Wednesday, September 16, 2009

Taking the Market Out of Irish Housing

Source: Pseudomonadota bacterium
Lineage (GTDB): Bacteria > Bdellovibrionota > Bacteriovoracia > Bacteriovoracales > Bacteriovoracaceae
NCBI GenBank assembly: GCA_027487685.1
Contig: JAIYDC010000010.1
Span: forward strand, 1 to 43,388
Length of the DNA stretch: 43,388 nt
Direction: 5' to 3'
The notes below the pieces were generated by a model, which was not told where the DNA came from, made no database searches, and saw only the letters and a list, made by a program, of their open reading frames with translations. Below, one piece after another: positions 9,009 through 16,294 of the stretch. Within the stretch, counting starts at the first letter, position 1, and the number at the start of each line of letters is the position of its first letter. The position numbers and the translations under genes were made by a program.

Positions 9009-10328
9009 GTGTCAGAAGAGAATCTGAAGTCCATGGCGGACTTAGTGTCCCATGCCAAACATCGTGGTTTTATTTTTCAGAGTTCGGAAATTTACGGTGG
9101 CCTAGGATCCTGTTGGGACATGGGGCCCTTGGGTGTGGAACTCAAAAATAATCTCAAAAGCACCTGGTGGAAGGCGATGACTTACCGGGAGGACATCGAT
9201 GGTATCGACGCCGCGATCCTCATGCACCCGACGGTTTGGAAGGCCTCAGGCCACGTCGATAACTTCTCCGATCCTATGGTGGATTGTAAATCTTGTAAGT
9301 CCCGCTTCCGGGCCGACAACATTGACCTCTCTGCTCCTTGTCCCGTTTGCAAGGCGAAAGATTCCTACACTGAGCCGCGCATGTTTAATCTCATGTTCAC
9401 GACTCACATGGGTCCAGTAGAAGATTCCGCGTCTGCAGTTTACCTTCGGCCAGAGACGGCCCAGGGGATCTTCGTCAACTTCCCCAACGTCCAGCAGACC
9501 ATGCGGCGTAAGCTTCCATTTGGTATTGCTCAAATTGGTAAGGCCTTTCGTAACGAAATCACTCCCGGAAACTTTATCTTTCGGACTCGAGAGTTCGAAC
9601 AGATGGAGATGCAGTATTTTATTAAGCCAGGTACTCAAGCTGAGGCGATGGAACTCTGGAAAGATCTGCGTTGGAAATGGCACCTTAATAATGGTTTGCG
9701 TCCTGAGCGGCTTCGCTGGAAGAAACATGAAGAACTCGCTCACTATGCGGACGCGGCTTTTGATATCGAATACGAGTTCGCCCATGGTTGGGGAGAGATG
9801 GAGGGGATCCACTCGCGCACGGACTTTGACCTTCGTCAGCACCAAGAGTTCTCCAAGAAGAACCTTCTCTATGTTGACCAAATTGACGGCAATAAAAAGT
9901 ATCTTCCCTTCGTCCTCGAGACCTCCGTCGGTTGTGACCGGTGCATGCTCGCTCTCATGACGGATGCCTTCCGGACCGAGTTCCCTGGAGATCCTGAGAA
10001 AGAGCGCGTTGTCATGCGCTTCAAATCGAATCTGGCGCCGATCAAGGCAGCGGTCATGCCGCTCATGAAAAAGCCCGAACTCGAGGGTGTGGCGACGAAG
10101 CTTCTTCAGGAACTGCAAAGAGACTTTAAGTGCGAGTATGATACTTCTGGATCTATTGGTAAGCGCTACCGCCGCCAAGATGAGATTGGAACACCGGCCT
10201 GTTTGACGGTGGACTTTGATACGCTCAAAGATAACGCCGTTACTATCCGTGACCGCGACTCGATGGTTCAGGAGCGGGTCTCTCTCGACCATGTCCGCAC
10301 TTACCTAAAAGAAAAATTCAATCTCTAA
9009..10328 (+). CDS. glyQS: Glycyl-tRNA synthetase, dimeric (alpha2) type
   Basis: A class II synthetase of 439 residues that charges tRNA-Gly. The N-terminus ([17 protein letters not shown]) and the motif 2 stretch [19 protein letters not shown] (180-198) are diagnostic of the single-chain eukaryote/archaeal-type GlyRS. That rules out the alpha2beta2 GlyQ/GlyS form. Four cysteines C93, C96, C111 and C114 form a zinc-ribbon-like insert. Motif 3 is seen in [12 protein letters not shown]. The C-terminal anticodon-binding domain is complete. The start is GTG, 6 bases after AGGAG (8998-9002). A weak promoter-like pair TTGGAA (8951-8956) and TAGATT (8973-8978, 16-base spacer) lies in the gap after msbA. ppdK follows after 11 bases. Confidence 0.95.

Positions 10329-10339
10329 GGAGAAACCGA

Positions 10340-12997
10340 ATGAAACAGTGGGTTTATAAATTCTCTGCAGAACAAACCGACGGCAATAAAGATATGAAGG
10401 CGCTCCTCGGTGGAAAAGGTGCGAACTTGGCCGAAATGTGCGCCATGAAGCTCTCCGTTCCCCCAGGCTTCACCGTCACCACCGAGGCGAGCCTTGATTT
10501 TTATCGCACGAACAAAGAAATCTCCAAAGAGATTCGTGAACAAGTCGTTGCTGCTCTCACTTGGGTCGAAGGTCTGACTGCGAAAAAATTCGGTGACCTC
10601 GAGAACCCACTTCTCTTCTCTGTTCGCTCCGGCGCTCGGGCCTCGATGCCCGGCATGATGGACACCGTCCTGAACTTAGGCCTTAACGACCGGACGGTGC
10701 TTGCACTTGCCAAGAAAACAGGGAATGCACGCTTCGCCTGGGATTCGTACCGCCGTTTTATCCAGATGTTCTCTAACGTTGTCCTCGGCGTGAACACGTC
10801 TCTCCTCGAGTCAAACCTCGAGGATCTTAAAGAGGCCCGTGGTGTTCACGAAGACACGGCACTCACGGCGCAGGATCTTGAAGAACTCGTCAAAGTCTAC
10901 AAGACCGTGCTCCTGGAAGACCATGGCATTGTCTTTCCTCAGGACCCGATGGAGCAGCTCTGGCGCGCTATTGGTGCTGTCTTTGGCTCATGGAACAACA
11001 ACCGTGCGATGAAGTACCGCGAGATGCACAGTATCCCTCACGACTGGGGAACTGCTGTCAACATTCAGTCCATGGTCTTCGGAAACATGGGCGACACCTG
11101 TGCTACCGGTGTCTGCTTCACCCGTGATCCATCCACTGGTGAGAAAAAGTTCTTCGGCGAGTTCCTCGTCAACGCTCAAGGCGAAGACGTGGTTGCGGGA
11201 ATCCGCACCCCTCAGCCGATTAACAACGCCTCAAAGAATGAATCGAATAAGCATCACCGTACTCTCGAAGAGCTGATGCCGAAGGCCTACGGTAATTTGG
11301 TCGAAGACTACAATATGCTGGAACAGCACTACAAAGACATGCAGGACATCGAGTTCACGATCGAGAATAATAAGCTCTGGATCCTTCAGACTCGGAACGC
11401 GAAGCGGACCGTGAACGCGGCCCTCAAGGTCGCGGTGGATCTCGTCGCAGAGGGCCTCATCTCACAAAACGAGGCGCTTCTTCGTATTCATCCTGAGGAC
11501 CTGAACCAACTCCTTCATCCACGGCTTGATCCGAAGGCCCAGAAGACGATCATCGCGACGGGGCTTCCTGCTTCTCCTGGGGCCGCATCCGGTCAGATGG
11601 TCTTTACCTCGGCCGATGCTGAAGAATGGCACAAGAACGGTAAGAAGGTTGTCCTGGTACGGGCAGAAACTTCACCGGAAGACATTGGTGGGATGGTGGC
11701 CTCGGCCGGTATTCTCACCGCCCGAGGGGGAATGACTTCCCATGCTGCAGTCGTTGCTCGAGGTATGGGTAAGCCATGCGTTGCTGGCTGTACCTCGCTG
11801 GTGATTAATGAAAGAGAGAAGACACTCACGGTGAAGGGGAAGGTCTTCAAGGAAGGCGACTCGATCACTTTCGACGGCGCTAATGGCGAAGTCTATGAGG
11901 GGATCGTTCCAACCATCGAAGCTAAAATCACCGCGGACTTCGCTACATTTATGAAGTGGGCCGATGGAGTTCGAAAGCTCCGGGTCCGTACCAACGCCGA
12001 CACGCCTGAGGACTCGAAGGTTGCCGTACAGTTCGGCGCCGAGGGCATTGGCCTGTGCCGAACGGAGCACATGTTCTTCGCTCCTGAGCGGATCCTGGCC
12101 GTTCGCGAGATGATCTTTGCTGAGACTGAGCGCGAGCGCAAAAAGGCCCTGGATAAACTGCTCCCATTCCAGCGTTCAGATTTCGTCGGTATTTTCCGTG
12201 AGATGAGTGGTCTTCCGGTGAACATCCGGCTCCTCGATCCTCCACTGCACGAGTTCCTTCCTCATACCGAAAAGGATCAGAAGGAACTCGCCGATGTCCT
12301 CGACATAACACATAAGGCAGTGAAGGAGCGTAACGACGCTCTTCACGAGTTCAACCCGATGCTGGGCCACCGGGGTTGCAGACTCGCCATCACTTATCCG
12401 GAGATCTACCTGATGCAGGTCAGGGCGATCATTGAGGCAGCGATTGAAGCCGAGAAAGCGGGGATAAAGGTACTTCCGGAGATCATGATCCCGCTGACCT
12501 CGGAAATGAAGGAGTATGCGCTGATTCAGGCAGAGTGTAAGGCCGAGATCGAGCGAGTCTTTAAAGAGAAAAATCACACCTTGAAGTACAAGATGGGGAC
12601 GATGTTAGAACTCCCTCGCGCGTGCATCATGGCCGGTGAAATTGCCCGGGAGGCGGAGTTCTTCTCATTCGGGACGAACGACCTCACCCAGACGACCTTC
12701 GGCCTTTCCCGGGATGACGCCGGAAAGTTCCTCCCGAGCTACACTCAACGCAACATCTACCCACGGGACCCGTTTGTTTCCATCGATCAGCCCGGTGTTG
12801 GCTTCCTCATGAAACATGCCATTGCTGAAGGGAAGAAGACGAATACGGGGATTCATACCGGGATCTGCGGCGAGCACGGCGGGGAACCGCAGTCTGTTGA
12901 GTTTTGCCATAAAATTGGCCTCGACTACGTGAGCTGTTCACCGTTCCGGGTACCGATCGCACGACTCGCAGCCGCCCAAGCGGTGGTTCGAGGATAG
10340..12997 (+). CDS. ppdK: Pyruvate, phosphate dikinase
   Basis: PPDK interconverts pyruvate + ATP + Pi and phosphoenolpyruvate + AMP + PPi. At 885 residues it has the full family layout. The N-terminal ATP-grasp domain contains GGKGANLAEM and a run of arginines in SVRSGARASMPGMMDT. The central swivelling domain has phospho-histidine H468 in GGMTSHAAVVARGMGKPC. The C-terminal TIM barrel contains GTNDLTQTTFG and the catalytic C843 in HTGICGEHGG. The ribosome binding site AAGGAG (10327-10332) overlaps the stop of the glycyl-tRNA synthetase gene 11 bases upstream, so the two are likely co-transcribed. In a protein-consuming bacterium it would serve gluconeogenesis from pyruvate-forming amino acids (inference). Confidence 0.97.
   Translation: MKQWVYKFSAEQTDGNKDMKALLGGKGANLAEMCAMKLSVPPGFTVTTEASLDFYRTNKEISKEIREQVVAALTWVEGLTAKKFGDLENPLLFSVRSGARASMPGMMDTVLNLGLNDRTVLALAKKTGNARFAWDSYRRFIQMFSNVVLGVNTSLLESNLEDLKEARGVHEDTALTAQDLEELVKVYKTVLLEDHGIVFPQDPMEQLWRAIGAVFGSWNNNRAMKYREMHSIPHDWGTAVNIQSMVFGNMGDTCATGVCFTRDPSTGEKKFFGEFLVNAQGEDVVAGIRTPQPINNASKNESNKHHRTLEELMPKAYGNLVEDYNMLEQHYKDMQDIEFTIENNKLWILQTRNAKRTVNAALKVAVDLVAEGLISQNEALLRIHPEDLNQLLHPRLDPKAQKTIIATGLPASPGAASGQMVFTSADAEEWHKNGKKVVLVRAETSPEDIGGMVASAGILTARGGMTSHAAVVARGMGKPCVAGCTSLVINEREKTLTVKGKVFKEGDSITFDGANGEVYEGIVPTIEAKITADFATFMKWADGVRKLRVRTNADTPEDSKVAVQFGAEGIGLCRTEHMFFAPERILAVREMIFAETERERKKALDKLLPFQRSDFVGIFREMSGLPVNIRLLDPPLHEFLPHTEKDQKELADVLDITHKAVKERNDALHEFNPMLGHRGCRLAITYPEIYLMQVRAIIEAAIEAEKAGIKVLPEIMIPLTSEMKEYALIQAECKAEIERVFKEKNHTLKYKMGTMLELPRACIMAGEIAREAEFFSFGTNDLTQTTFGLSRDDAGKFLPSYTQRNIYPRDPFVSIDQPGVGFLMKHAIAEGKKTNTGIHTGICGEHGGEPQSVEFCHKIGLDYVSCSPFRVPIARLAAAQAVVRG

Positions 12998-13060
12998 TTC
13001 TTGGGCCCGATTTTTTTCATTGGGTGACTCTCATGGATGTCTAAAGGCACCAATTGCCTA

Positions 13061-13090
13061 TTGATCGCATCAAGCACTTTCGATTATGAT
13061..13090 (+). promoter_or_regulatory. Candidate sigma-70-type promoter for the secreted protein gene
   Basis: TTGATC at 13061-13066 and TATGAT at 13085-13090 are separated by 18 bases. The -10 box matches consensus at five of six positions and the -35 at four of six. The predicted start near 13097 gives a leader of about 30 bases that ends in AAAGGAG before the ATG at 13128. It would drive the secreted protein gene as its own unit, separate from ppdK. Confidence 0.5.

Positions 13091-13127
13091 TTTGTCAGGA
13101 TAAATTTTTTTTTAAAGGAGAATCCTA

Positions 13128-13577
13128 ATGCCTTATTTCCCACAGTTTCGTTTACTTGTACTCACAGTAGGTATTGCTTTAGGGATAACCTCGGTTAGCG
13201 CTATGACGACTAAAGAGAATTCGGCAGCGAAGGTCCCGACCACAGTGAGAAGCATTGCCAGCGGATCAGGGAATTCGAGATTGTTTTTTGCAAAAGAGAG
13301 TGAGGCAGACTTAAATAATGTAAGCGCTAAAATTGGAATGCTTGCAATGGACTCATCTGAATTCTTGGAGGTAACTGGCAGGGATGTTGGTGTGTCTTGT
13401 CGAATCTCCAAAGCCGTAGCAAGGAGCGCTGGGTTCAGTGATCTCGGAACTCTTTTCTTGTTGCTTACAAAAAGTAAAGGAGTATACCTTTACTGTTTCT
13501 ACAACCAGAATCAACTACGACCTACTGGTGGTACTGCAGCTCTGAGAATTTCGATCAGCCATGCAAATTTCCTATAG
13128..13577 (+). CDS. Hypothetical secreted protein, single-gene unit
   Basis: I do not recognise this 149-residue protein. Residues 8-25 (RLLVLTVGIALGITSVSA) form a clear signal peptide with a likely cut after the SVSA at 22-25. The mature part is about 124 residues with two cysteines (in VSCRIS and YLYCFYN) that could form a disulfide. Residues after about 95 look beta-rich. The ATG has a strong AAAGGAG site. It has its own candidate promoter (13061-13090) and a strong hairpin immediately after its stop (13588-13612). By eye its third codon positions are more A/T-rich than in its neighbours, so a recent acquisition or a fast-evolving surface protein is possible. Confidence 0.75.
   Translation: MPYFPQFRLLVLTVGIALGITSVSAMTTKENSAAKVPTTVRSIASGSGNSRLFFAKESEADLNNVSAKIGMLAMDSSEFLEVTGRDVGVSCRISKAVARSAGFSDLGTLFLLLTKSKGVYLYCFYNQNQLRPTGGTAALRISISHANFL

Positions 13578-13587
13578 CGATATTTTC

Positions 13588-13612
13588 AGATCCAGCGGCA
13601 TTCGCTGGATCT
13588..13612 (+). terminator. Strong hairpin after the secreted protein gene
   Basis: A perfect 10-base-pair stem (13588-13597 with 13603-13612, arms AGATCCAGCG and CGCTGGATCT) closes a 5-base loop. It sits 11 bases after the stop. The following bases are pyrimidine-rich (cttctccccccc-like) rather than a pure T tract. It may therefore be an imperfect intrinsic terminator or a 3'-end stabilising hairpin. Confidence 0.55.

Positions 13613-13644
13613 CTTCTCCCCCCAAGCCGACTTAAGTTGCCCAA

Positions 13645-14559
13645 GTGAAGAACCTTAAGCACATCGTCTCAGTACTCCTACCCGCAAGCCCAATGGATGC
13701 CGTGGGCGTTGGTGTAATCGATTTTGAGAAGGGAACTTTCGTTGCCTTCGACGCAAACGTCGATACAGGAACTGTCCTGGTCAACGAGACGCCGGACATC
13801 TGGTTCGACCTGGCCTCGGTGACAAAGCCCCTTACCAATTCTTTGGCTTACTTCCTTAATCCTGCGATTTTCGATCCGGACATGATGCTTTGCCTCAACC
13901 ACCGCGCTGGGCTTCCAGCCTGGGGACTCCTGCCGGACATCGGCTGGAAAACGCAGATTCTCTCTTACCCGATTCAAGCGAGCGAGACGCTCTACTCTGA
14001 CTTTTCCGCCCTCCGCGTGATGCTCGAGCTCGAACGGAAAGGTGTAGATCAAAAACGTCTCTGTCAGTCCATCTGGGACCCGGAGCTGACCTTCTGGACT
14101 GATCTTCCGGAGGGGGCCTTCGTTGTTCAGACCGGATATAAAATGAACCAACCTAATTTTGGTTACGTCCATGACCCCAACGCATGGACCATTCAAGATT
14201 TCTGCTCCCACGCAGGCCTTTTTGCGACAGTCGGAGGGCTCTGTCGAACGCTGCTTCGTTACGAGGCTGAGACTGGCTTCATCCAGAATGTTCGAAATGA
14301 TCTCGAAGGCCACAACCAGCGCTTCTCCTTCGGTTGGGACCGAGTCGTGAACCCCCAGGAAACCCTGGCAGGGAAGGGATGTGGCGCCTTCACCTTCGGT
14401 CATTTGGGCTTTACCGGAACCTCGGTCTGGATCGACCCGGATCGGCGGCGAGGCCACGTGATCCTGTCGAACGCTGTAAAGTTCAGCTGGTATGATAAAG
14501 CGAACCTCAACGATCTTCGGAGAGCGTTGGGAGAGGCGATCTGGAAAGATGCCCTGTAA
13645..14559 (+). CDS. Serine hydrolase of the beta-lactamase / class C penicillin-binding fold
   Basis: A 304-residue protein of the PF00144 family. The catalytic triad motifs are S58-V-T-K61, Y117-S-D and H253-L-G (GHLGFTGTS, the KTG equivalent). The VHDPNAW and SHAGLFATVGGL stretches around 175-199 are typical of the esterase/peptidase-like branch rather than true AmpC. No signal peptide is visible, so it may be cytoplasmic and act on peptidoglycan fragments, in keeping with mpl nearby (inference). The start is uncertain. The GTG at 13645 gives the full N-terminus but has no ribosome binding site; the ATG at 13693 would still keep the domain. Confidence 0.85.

We think we’ve got a problem. I’m in Ireland for the national social housing conference and the mood is sombre. The housing market in Ireland overheated to a quite phenomenal degree, and is now in full-scale retreat. The damage it has caused is what I have been asked here to talk about. Estimates vary, but even the most conservative say that 200,000 surplus flats have been built. Added to Ireland’s already sizeable empty homes problem it means there could be anything up to 400,000 homes standing empty. The quite extraordinary plan to be unveiled by the housing minister here in a couple of hours, is for the state to effectively take them over. The government has set up NAMA The National Asset Management Authority. It plans to take on €90 billion of property on 20-year leases and let them to those in housing need. It’s an incredibly bold move. But there are plenty here who also think it’s insane. The opening session of this conference yesterday was entitled "taking the market out of housing" That appears to be exactly what they are planning.

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